Directly heldDividend income £75,000 (3.25%)£2,437.50Nil £2,437.50

Realigning asset classes to the most appropriate tax wrapper

For tax year 2015/16 the dividends received within the ISA saved a 32.5% liability on the notional gross dividend and a 40% liability on the gross savings income.

In 2016/17 Mr Smith’s dividend income is less than £5,000 so he would be better to maximise the tax free dividend allowance by holding all the dividend generating funds directly. In addition, the directly held funds paying savings income suffering 40% tax will benefit from being held within the ISA wrapper. Assuming the ISA and Investment Account are platform based and have access to the same funds this realignment can be easily achieved by switching the dividend generating funds in the ISA to the income producing funds in the Investment Account and visa versa. The realigned portfolio would be as follows:
Tax Wrapper Income
ISASavings income £150,000 (3% gross)£4500.00Nil£4,500.00
Directly heldDividend income £150,000 (3.25%) £4,875.00Nil£4,875.50
The overall portfolio remains exactly the same but now all the savings income is arising free of tax within the ISA and the dividend income is free of tax utilising the £5,000 tax free dividend allowance. This planning saves £900 of tax which represents 10.6% increase in the amount of income received.

Capital gains tax

When switching the directly held funds so future dividends will benefit from the £5,000 tax free allowance consideration has to be given to any potential capital gain tax implications. Going forward holding all the equity based funds outside the ISA also gives the opportunity to manage and realise gains to maximise the capital gains tax annual exemption year on year.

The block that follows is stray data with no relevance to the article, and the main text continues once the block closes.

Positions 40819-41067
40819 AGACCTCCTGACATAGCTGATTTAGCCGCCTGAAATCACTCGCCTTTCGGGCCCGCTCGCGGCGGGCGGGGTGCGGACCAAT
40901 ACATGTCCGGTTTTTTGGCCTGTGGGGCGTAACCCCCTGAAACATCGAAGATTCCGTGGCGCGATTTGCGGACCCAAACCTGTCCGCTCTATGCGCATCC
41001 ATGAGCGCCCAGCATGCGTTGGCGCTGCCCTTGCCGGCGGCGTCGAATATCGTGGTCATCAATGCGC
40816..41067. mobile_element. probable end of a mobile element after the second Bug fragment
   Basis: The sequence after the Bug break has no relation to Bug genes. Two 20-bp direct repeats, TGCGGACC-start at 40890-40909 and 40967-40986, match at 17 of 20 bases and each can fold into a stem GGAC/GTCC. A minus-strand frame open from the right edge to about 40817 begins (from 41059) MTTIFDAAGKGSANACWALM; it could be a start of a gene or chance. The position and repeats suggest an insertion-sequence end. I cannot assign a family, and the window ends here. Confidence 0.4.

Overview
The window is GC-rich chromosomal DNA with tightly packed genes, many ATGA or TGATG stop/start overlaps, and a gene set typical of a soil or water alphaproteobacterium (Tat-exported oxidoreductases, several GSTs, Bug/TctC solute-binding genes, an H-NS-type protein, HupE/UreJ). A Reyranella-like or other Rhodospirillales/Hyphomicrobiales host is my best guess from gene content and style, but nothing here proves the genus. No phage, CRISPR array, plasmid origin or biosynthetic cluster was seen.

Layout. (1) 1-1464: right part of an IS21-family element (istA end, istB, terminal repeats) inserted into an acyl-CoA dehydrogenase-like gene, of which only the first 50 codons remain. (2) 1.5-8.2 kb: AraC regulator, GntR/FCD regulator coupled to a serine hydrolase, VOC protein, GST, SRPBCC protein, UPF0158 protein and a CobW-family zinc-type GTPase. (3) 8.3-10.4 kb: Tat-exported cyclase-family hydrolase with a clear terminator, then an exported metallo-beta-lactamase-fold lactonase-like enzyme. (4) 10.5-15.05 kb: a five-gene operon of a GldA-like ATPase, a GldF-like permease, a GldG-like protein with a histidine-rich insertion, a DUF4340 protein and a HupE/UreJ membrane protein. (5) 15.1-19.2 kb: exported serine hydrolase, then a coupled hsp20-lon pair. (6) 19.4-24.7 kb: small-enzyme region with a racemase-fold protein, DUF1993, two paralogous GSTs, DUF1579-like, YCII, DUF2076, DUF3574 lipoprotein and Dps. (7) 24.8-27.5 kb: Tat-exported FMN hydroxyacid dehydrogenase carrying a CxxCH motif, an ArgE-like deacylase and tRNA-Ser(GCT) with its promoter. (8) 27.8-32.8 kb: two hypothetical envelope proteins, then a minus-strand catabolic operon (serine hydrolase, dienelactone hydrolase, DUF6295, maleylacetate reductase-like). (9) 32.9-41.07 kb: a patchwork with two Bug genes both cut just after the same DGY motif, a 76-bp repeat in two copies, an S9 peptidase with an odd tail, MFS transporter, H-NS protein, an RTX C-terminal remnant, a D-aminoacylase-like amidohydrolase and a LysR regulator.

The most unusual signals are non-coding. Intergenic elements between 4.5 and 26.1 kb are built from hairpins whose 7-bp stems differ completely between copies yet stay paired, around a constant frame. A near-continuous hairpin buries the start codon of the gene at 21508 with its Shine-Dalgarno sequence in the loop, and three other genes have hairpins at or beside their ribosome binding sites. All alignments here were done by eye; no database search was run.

Personal savings allowance

Mr Smith also holds a £50,000 cash reserve in bank and building society accounts so he will benefit from the new personal savings allowances which were introduced on 6 April 2016. This will ensure that the interest he receives (assuming annual rate of return of 1%) will be tax free up to the £500 pa limit for higher rate tax payers.


Mr Smith has cash and investments totalling £350,000. Careful planning maximising the new tax free dividend allowance, the personal savings allowance and managing capital gains within the annual exempt amount means he is unlikely to pay any tax his investments during 2016/17. The example shows significant tax savings can be made by aligning asset classes within a portfolio to the most efficient tax wrapper.

Back to me... So that's all well and good in the theoretical example. But what if the funds now held outside of an ISA do really well?

Then the larger gains may be outside of the ISA tax efficient wrapper and because of the size of the fund, or because CGT allowance is used elsewhere (selling a second home for example), now subject to tax, thus wiping out any gains from reallocation in the first place.
It's one of those things that is only really going to be known with hindsight.

So we will continue as we always have done, allocating to assets and tax wrappers for our clients in the best possible way - on a personal basis for them - considering all the outcomes we can and whilst we always adapt and adjust to new information , regulation and taxation, we will also ensure that the tax tail is not wagging the investment dog.